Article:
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Hunter's Haven

Hunter's Haven

Book excerpt

Medea screamed when the blood splattered across her cheek.

Gore and blood turned her high-pitched wail into shrieks of terror and had her shaking where she stood. Her scrawny form, petite to begin with, shook like a leaf in the wind. With raccoon rings around her eyes from running mascara, she remained frozen to the spot. The remains of her pimp, Dwyer, were oozing down the now-slick leather of the ruined sofa.

The man who killed Dwyer didn't pay her any attention despite the noise she was making. In fact, he didn't appear to see her at all as she continued to shriek, trying to wipe pieces of Dwyer's brain off the sleeve of her blue vinyl jacket. Stepping away from Dwyer, he slapped another magazine into the LSAT machine gun he was carrying and surveyed the room, looking right through her as he regarded Pinto and Armstrong in more or less the same state as Dwyer, their blood seeping through the parquet floor.

“You should go,” he said simply as he turned to leave.

Medea fell silent immediately and nodded. Conditioned to obey when orders were given, her shriek came to an abrupt halt in her throat. The killer strode past her, all six feet one of him, blue eyes seeming almost black in this light, just like his brown hair. He wore a black military coat and his gloved hands clutched the machine gun he'd used to cut down Pinto and Armstrong when they had tried to come to Dwyer's aid. God only knew how many of Dwyer's crew was dead downstairs.

She'd heard the gunfire when he'd swept into the club, followed by the screaming of fleeing clubbers into the night. By the time the gunfire below fell silent, Pinto, Armstrong and Dwyer were poised and ready to take him on. But the shooting didn't come through the door to the upstairs apartment. Rather, it came through the floor. Even now, she could see the bullet holes that riddled the floor beneath them. Debris from cracked mortar and broken glass covered everything else.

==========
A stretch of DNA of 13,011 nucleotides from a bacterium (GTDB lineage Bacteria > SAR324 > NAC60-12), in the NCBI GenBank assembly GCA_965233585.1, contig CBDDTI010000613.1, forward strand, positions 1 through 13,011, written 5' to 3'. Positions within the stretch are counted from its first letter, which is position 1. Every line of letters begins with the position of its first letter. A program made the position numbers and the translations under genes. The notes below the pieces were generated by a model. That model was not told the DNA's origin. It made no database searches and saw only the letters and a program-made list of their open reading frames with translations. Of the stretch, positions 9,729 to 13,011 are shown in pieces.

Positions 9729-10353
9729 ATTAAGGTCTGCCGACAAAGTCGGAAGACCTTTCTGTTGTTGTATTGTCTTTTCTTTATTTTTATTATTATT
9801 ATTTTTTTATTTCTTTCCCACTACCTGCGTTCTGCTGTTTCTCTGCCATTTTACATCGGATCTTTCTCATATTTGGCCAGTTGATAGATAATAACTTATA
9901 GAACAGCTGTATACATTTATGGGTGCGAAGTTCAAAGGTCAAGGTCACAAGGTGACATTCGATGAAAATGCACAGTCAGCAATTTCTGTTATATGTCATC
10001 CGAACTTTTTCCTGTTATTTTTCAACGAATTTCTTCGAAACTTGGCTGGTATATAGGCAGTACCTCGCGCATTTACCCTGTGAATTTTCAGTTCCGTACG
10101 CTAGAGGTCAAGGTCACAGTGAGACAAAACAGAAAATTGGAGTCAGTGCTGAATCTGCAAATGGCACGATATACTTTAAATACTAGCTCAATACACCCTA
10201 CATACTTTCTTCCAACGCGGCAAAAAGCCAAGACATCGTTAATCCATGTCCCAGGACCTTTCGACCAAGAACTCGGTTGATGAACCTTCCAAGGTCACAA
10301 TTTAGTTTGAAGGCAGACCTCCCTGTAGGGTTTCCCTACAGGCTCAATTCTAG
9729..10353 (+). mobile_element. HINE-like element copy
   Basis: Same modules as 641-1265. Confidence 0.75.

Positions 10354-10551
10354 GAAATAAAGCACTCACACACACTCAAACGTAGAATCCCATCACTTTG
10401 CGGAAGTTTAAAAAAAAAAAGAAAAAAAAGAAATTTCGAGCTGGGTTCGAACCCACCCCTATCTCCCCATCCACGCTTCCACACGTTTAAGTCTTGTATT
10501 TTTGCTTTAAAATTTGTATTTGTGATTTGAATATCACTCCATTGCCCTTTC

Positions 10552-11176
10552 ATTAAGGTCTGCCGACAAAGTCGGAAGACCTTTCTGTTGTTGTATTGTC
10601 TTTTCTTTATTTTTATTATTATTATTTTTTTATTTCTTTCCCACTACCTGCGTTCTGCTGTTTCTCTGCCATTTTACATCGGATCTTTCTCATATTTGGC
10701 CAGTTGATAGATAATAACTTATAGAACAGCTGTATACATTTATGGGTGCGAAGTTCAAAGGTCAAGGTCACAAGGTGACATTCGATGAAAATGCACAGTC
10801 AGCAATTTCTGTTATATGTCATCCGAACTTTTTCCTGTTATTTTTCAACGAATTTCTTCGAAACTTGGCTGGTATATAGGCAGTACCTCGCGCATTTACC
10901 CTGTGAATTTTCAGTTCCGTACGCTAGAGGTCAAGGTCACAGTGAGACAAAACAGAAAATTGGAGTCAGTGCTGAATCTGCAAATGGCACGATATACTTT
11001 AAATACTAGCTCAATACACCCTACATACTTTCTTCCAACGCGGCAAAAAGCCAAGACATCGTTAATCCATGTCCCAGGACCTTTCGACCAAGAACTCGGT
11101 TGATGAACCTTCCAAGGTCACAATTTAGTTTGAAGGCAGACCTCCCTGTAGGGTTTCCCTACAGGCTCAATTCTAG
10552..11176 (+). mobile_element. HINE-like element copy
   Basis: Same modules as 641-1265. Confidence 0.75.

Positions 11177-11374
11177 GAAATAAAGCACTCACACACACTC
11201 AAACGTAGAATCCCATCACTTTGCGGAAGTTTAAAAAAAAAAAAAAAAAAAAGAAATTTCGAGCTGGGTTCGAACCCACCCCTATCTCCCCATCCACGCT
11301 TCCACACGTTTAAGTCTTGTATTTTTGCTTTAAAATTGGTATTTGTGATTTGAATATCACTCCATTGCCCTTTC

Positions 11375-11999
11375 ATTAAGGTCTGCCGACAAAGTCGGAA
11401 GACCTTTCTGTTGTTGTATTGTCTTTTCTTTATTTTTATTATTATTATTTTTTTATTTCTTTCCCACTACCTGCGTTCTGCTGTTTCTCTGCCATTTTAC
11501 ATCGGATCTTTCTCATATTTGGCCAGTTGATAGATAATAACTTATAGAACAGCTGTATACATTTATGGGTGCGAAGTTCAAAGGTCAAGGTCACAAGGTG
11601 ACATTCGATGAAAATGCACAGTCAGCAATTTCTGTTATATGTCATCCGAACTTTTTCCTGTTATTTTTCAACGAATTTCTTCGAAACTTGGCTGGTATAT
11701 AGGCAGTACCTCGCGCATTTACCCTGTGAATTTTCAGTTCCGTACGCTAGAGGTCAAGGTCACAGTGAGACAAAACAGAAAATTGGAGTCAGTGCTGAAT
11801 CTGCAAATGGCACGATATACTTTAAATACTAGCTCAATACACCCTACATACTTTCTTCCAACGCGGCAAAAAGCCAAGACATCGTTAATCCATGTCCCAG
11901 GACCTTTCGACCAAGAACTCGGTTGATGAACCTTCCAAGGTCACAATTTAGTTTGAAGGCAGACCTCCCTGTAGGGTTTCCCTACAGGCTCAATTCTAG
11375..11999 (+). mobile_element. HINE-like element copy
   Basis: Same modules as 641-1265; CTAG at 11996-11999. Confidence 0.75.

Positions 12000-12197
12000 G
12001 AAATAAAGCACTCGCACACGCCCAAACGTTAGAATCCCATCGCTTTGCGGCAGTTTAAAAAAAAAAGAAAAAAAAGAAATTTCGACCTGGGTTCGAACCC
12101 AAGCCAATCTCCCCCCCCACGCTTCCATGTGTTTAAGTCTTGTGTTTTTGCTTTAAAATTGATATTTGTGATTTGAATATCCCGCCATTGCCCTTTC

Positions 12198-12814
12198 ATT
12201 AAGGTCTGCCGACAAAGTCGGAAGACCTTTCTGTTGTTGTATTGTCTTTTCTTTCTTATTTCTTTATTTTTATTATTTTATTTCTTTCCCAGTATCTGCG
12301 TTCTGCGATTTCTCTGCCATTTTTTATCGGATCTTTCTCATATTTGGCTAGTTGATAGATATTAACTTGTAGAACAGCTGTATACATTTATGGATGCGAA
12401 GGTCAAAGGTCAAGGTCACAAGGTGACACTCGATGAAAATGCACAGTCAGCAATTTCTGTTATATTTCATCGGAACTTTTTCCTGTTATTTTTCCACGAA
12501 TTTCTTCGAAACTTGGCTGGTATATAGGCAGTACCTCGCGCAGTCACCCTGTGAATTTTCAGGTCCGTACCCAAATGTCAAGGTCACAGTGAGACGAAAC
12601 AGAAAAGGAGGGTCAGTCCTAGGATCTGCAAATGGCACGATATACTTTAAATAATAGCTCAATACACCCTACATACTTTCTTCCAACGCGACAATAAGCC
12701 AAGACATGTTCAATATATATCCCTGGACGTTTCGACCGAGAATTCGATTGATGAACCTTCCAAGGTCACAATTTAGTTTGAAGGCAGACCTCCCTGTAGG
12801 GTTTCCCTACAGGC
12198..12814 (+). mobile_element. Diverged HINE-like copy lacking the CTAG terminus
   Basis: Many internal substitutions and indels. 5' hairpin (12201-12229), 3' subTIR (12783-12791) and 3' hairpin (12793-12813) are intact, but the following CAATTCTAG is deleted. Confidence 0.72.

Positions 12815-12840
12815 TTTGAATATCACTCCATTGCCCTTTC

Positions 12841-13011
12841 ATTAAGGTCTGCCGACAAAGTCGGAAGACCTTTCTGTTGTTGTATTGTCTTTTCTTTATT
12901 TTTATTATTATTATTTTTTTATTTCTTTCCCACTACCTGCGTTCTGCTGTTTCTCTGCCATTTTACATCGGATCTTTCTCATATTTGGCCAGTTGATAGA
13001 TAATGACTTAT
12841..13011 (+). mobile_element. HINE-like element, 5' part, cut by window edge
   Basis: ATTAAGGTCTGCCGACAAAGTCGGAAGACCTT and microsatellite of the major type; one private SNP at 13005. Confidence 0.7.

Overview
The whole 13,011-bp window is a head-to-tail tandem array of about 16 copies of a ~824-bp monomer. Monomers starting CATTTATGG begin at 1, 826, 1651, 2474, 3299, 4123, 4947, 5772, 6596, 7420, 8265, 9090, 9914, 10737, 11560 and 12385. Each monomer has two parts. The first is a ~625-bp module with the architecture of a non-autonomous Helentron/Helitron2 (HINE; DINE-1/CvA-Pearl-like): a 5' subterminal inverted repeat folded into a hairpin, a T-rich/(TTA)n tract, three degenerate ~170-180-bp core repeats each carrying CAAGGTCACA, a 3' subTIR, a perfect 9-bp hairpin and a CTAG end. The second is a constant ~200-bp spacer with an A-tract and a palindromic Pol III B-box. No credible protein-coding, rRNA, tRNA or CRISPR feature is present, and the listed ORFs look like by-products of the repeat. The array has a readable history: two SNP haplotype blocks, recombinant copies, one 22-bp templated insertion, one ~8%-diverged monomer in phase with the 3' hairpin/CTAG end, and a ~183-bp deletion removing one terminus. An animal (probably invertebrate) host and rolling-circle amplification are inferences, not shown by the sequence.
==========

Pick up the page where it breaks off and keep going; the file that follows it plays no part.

Dwyer tried to make a run for it, but there was only one way into the apartment, and the man with the black coat was already there. He put a bullet into Dwyer's shoulder, forcing the MAC-10 from his hand, then spent a few good minutes clubbing Medea's former daddy about the head until he was good and bloody.

Then he asked his questions.

Medea crouched in a corner, hands over her head, trying to remain unnoticed. She was nobody in the scheme of things, just another bitch in Dwyer's stable of girls. Quaking in her stiletto heels, she tried not to listen as Dwyer spilled his guts to the stranger, giving him all the answers even though the revelation would mean death when Othello found out. In the end, it hadn't mattered anyway.

When the man had his answers, he shot Dwyer in the face without a moment's thought.

He didn't wait for her to answer after telling her to leave. He just walked out.

* * *

The EMTs raced into South Chicago.

Normally, they stayed clear of the area, but something was happening in Triple C territory tonight, something that lit up police switchboards from the South Shore all the way to Hammond like Christmas trees. Reports were coming of mass shootings, with bodies left on the street or in the wrecks of burnt-out cars, as well as an equal amount of fire-gutted buildings. The authorities put it down to an internal turf war. After all, Triple C was an amalgamation of several crews under one leader, Othello Price. It was best to let them fight it out and clean up the mess when it was done.